It will behoove all film fans in our cultural district and region when the Orpheum gets funding to open up their second screen. Do you have some interest in this?
Very cool to see Bill Murray's latest film St. Vincent starting Friday at the Ottumwa 8. Thank you Vickie and your find folks. Bill Murray's "freewheeling, deadpan image fuses so thoroughly with Vincent's own endearingly grizzled misanthropy that it's hard to tell where the actor ends and the geezer begins. We've seen similar stuff in Little Miss Sunshine and Up - but it sails ahead on the collective charms of its ensemble cast," including Melissa McCarthy, Naomi Watts & Chris O'Dowd. "...all hail Bill Murray who whacks away at the script's sentimental softballs like A-Rod in full swing." - P. Travers, R.S.
Early buzz on Christopher Nolan's Interstellar was it may be a "flawed" masterpiece. It's getting good reviews and we believe this film may be even more deeply appreciated by the filmosophical set. We'll talk about that, new releases and more on the Filmosopher's Movie Talk, with Chris Busch & Bruce Miller, "where we give our filmosophy of the movies and have filmosophical discussions." Fridays at 12:30 again Sunday mornings, 11:30. "What happens when scientists bump up against these things that defy easy characterization and analysis- things like love? We are at an interesting moment, where science realizes it has to begin addressing abstractions and human elements and I wanted to get that in the film." -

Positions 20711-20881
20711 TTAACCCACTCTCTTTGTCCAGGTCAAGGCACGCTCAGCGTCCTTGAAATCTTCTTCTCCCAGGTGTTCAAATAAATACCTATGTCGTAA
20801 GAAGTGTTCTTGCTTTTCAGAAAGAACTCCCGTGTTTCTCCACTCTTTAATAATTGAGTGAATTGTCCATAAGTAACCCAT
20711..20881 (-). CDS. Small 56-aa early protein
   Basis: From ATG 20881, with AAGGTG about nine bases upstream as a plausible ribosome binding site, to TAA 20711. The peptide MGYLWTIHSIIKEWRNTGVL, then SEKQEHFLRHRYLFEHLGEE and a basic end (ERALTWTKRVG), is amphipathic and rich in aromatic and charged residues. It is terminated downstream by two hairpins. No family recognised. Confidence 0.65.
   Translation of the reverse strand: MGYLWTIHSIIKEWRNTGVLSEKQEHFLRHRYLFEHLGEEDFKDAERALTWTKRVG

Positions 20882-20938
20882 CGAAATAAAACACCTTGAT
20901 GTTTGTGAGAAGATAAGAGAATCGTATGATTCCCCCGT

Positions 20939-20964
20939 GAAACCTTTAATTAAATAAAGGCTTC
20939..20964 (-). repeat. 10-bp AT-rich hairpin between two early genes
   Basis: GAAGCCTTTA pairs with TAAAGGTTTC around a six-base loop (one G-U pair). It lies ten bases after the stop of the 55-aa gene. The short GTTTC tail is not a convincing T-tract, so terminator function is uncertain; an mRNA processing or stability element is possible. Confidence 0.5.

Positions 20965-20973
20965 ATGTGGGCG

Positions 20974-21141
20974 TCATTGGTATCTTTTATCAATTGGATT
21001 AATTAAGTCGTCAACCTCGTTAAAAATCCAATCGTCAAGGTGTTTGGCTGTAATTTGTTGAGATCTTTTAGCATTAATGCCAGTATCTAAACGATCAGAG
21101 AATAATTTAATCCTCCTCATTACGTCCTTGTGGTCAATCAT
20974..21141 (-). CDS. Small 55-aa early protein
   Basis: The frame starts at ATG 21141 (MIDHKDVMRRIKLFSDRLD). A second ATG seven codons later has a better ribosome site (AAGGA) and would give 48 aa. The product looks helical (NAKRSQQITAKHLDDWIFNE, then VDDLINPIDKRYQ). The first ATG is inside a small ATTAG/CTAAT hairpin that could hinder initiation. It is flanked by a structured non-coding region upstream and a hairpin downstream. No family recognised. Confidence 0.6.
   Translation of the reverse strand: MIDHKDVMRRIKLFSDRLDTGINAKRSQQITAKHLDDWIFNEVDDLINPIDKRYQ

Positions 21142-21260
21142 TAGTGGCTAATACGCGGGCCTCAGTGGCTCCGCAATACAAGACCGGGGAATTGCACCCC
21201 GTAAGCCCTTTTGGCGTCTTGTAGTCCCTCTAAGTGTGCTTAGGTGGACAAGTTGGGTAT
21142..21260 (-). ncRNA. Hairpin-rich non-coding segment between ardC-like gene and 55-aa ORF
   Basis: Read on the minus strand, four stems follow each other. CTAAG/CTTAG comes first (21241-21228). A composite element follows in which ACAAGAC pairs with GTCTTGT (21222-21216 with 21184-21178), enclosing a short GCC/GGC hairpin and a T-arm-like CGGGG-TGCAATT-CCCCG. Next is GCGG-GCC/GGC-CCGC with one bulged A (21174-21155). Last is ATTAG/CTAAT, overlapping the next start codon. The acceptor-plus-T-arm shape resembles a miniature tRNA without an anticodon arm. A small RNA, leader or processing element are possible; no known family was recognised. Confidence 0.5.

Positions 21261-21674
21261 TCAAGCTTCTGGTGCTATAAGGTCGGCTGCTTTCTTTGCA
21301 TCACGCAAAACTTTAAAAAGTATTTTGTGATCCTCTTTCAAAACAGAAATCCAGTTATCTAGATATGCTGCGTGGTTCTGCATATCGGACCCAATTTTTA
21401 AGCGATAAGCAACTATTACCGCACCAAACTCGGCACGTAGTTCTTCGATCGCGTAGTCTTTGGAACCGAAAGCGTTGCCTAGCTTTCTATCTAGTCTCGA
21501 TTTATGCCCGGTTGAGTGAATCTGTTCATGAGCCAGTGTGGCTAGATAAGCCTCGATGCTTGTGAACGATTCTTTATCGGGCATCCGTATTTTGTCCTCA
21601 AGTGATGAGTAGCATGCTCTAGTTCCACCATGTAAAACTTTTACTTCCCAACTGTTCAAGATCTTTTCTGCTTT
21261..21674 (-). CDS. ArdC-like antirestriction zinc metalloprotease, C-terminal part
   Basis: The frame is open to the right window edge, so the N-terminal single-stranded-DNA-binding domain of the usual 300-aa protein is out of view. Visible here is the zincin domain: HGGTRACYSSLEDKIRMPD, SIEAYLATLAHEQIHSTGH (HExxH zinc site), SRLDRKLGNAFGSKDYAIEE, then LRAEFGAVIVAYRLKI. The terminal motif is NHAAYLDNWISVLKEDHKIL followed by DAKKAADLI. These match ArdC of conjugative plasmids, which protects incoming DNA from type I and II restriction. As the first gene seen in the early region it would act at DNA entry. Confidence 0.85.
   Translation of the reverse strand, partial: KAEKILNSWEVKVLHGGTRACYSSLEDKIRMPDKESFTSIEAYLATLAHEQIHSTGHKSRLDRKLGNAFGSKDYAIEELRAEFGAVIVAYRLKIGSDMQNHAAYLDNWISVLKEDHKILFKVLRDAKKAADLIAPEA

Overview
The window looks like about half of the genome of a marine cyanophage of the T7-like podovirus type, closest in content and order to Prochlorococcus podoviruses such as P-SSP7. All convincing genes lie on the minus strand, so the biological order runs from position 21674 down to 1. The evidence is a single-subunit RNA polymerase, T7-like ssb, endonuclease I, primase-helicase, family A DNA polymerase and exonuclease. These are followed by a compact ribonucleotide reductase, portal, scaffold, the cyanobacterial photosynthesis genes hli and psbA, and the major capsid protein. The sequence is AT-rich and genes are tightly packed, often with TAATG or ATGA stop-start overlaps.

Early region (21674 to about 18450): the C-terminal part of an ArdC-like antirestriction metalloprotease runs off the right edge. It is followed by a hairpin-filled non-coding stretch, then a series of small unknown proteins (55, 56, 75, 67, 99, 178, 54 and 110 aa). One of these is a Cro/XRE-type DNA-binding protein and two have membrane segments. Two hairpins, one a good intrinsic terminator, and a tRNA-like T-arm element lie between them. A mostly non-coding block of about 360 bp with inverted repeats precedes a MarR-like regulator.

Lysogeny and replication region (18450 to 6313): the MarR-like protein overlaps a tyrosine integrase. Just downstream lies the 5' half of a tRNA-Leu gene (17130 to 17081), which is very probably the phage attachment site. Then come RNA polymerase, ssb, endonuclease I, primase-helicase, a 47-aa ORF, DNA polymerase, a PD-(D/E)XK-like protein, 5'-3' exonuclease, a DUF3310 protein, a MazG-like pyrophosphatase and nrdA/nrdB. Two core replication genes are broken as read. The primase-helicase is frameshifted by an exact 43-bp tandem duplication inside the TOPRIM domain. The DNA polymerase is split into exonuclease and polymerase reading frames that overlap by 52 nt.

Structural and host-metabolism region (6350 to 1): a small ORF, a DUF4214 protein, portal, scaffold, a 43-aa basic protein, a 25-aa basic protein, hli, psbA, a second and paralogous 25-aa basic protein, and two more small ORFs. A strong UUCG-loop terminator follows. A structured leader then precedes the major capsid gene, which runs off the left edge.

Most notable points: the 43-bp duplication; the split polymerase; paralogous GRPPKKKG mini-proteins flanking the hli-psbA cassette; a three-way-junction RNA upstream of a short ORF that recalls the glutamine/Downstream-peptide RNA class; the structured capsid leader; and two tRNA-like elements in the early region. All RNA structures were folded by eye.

Director Christopher Nolan (Inception) getting filmosophical about his latest, Interstellar
this week you will laugh, you will see things through the unique mind of one of america's great humorists, robert benchley.
i think of him as dave barry's literary father. or perhaps mark twain's illegitimate zygote. in any case, he created a genre of short humor essays that has become the form that now dominates our short attention spans.
thursday night and sunday morning i'll read some of funniest, weirdest, and most creative pieces, interspersed with some of the funniest and most creative gypsy music by django reinhardt and stephane grapelli.
Ben Woolf is an actor currently appearing in the new season of the televison series American Horror Story.